Köpenick Palace

Berlin, Germany

Schloss Köpenick is a Baroque water palace of the Hohenzollern electors of Brandenburg which stands on an island in the Dahme River surrounded by an English-style park and gives its name to Köpenick, a district of Berlin.

The castle was originally built on the foundations of a Slavic castle (6th century) in 1558 as a hunting lodge by order of Elector Joachim II Hector of Brandenburg. The building in a Renaissance style was located on the river island at the site of the former medieval fort. Joachim II died here in 1571. In 1631 it served as the headquarters of King Gustavus Adolphus of Sweden, where he - without results - asked his brother-in-law Elector George William for assistance in the Thirty Years' War.

Frederick I of Prussia had the lodge rebuilt and enlarged from 1677 and lived here together with his first wife Elizabeth Henrietta of Hesse-Kassel. In 1730 Frederick II of Prussia, then Crown Prince, and his friend Hans Hermann von Katte faced the court-martial for desertion at Schloss Köpenick. Today the castle surrounded by a small park serves as the Museum of Decorative Arts, run by the Prussian Cultural Heritage Foundation as part of the Berlin State Museums.

Since 1963, Köpenick Palace has been used by the Kunstgewerbemuseum as an exhibition space. Being renovated in 2004, the palace accommodates museum of arts with the permanent exhibition 'RoomArt', featuring the decorative arts of the Renaissance, Baroque and Rococo periods. The museum also presents the outstanding masterworks in interior design from the 16th to 18th centuries.

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Decin Castle

Perched atop its cliff where the Ploučnice meets the Elbe, Děčín Castle is one of the oldest and largest landmarks in northern Bohemia. In the past several hundred years it has served as a point of control for the Bohemian princes, a military fortress, and noble estate.

The forerunner of the Děčín Castle was a wooden fortress built towards the end of the 10th century by the Bohemian princes. The first written record of the province dates from 993 A.D. and of the fortress itself from 1128. In the thirteenth century it was rebuilt in stone as a royal castle that, under unknown circumstances, fell into the hands of the powerful Wartenberg dynasty around 1305.

Numerous later renovations has erased all but fragments of the original medieval semblance of the castle. A significant change to the castle came in the second half of the 16th century when it was held by the Saxon Knights of Bünau, who gradually rebuilt the lower castle into a Renaissance palace with a grand ceremonial hall. The current semblance of the castle is the work of the Thun-Hohensteins, who held the Děčín lands from 1628 to 1932. The Thuns originally came from southern Tyrol and gradually worked their way to the upper echelons of Hapsburg society where they regularly filled important political and church appointments.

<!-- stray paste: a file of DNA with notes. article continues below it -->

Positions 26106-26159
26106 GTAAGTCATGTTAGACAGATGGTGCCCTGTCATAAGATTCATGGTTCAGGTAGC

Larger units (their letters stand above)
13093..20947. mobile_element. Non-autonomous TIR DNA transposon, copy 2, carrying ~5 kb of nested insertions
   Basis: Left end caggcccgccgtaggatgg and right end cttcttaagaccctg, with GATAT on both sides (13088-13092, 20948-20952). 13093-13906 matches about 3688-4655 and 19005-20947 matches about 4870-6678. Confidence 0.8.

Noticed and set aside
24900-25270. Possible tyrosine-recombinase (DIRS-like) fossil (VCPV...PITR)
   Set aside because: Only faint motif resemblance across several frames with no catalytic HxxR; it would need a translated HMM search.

The Thuns reworked the castle twice. The first reconstruction, in the Baroque style, was undertaken by Maximilian von Thun, Imperial envoy and diplomat, and was meant to enhance the ceremonial aspects of the property. A central element of the project was a grand access road, the Long Drive, ending in the upper gate of the completely rebuilt entry wing. Along the drive stretched an ornamental garden (today known as the Rose Garden) and a riding yard. Maximilian’s brother Johann Ernst von Thun was responsible for the erection of the Church of the Ascension of the Holy Cross in the town below.

The second and final reconstruction of the castle was undertaken in 1786–1803. The Gothic and Renaissance palaces were torn down, all structures were leveled to the same height and gave them a unified facade. On the riverfront the castle's new dominant feature arose, a slender clock tower. Thus the castle took on the Baroque-Classical style we see today.

In the course of the 19th century, the castle became an important cultural and political center. In the 20th century the castle was used as a military garrison for German and Soviet troops after being handed to the Czechoslovak state in 1932. In 1991 the castle reverted to the ownership of the city of Děčín and the gradual renovation of the devastated structure began.

The eastern wing serves as a branch of the Děčín Regional Museum. The northern wing is occupied by the State District Archives. The staterooms of the western wing welcome individual and group tours, weddings, concerts, exhibits, and other cultural events. The castle courtyard comes to life throughout the year with events ranging from the Historic May Fair to the Wine Festival in September.